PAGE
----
The last two Edinburgh Fringe festivals included numerous productions reflecting on Scottish and British politics before and after the independence referendum. But that poll, in September 2014, was perfectly timed for festival deadlines on either side.
After first chancing his arm with Michael Heseltine, Peter Hennessy (also a columnist for The Tablet) devoted the second instalment of his new series of Reflections to a sit-down with the former Liberal Democrat Business Secretary Sir Vince Cable (9 August).
In the nature/nurture debate thrumming under the sombre surface of The Childhood of a Leader – the portrait of a tyrant in waiting – first-time director Brady Corbet sits on an iron fence. You could blame the parents, but you might also discern in the story’s moppet dictator a streak of wanton nastiness that is purely his own.
Guitars and pedals Premium28 July 2016
Edinburgh International Festival 2016
Trivial pursuit Premium28 July 2016 | by John Morrish
Julian of Norwich’s entry in the Oxford Dictionary of National Biography briefly ponders her somewhat unusual name, then notes: “no other information concerning her identity or origins has come to light”.
As might have been expected from its title, Emma Beck’s heartfelt documentary (22 July) was full of deeply arresting sound bites. “Somebody say something,” a bereaved mother remembered asking a room full of clinicians, each of whom stood staring at an ultrasound scan confirming that prenatal movement had ceased.
A celebrated novel about persistent recollection has now become a distant memory for its earliest readers. Anyone who was on the brink of their teens – the age of the book’s protagonist, Leo Colston, for most of the action – when L.P. Hartley’s novel The Go-Between came out in 1953 would now be 75, a decade senior to the “old Leo” who narrates the novel.
The opening weekend of the 2016 Proms took just the first evening to find its feet. Tchaikovsky’s wordless fantasy on Romeo and Juliet was to have begun the season but now followed an unscheduled Marseillaise, in defiant response to the Bastille Day killings.
With a drama series that deals with terrorism and anarchy, the BBC seems to be attempting to upset the cosy conventions of Sunday night television. But at the same time, its adaptation of The Secret Agent (from 17 July) retained the surface attributes of the Victorian costume drama: street urchins, women in aprons and a steam train or two.
The official guide to this summer’s Proms, which began last night, is 170 pages long and needs a guide itself to negotiate, so here goes. Ahead of the Last Night on 10 September are 88 concerts, mostly at the Royal Albert Hall, which in this Shakespearean season one might call the Kensington O, much as The Globe Theatre was “the wooden O” in Henry V.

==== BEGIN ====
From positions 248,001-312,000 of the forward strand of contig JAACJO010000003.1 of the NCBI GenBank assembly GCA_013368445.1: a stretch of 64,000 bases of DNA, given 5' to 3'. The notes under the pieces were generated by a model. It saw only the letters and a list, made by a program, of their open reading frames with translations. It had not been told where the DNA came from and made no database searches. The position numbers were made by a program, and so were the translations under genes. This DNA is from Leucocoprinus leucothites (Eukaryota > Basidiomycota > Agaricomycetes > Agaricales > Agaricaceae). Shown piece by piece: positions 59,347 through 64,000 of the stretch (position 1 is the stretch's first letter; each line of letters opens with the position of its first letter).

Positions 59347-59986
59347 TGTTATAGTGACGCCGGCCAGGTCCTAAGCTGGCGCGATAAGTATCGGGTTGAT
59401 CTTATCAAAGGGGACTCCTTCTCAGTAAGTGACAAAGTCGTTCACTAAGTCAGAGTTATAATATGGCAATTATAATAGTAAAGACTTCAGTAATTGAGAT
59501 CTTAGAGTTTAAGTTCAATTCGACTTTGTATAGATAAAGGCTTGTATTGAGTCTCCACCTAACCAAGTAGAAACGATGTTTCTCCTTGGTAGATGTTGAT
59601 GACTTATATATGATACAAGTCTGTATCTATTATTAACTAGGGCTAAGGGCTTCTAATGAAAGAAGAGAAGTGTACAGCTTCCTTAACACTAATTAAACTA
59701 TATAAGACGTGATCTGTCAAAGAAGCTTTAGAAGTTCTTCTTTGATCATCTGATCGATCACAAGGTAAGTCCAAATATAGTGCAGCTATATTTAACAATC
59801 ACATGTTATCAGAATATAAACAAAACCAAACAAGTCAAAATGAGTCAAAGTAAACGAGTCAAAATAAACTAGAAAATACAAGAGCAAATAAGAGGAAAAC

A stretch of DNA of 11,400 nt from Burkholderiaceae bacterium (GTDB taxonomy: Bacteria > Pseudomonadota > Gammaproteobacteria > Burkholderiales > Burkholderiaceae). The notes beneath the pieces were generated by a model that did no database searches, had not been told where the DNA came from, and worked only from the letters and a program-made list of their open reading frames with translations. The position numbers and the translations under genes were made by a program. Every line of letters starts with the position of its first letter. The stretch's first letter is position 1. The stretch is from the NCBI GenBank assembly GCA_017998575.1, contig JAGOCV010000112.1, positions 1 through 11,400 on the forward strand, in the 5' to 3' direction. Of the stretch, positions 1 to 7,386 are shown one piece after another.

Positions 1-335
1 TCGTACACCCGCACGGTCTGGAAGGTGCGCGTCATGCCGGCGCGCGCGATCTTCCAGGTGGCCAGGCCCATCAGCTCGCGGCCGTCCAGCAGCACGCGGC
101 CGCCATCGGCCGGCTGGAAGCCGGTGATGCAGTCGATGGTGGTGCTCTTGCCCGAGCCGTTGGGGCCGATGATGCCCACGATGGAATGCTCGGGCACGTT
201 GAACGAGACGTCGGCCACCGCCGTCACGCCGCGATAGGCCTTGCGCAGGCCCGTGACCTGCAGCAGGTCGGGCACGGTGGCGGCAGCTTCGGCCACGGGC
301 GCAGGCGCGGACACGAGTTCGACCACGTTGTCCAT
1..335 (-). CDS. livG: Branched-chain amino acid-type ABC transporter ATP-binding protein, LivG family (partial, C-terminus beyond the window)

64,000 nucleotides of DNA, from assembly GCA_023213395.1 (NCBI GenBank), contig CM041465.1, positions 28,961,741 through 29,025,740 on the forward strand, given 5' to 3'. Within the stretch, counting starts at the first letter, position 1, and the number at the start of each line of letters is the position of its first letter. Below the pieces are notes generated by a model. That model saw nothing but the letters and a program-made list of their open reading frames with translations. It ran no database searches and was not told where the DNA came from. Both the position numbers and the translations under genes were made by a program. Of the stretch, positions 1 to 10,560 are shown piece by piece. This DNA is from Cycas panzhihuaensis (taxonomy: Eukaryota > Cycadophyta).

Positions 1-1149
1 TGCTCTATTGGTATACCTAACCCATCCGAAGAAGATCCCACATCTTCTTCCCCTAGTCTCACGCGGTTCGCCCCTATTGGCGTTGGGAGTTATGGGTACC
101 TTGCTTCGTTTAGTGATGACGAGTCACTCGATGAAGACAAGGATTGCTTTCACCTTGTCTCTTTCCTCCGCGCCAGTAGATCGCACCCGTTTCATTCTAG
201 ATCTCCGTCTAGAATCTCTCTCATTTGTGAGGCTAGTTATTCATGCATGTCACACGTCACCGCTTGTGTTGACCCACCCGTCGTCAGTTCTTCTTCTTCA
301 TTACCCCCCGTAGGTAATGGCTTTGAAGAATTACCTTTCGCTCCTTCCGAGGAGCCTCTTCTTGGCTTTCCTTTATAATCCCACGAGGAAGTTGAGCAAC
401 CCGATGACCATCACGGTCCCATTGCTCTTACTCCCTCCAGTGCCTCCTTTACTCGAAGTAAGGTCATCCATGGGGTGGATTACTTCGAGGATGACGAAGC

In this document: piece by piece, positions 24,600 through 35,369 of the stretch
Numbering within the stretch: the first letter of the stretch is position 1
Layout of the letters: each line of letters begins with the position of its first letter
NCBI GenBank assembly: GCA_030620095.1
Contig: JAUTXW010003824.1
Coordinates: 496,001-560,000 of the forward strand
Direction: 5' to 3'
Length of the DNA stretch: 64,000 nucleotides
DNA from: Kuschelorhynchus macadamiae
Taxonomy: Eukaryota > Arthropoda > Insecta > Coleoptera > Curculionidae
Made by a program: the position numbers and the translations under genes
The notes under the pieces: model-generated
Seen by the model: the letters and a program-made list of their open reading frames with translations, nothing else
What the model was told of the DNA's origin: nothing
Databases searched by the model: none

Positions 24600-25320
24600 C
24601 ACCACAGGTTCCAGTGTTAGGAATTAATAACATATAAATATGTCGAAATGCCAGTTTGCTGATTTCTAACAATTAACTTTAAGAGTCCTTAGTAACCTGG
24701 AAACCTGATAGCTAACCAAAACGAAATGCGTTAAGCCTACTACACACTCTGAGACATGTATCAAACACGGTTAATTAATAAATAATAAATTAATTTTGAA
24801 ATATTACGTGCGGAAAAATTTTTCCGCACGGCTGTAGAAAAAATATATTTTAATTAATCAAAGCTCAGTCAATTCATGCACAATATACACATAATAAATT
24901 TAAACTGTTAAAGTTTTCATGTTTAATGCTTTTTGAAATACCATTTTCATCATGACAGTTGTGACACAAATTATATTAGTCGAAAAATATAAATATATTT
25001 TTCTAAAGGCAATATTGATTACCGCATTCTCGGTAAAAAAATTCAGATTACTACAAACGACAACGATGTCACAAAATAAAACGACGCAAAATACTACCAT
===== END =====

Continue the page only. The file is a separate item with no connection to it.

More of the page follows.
How does an artist become an icon? It helps to have an iconic face. Look at Pablo Picasso and Andy Warhol, or Frida Kahlo and Georgia O’Keeffe. Kahlo had a major exhibition at Tate Modern in 2005; O’Keeffe (1887-1986) is being honoured with one now (until 30 October).
In theatre there are only a few examples – Stephen Sondheim’s musical Merrily We Roll Along is one – of a show that flops when first produced, then enters the repertoire through revivals. Even rarer is a play that starts as a fabled disaster and is later acclaimed as a masterpiece. But such is the case with the Northern Irish playwright Brian Friel’s Faith Healer.
Here’s looking at you, war Premium06 July 2016 | by Anthony Quinn
Almost the first thing you see on entering Real to Reel: A Century of War Movies (to 8 January 2017) is a ghostly monochrome sequence of a gigantic explosion. It is of a mine going up at precisely 7.20 a.m. on 1 July 1916, at Hawthorn Ridge on the Somme.
The question of what makes great theatre acting can attain a near-theological complexity. The most workable definition for me is that the stage greats give an account of their characters that is physically and psychologically convincing and compelling, finding moments that another actor – or even the writer – would not have noticed. This lightning struck twice last week.
The first instalment of Mike Wooldridge’s new four-parter (3 July) began deep in the shadow of the Rocky Mountains. This – with forays into South Dakota – was the setting for an immensely poignant account of the tribulations visited upon an extended Denver family named Arnold, numbers of whom had been directly affected by the fallout of a heart-rending dilemma centred on thirtysomething Chad.
A curious thing happened to English music after the glories of the sixteenth and seventeenth centuries – Byrd, Tallis, Dowland, Purcell and the rest: native talent ran dry, and we became the sluggards of Europe. On the plus side, we took to importing talented foreigners and making them superstars. From the time of Handel onwards, London was the place where they could find fame – and loads of money.
The unveiling of a bigger, better Tate Modern marks a “landmark moment”, said Lord Browne, chairman of Tate Trustees, at the recent press launch of the gallery’s new extension. “At a time when some would seek to turn inwards, the new Tate Modern is a reminder of what can be achieved when we remain open to the world’s ideas and cultures.”
One of the first shows in the year-long London West End residency of Kenneth Branagh’s company was Terence Rattigan’s Harlequinade, a farce about a production of Shakespeare’s teenage tragedy in which Branagh played a Shakespearean veteran still squeezing into Romeo’s tights despite arthritis.
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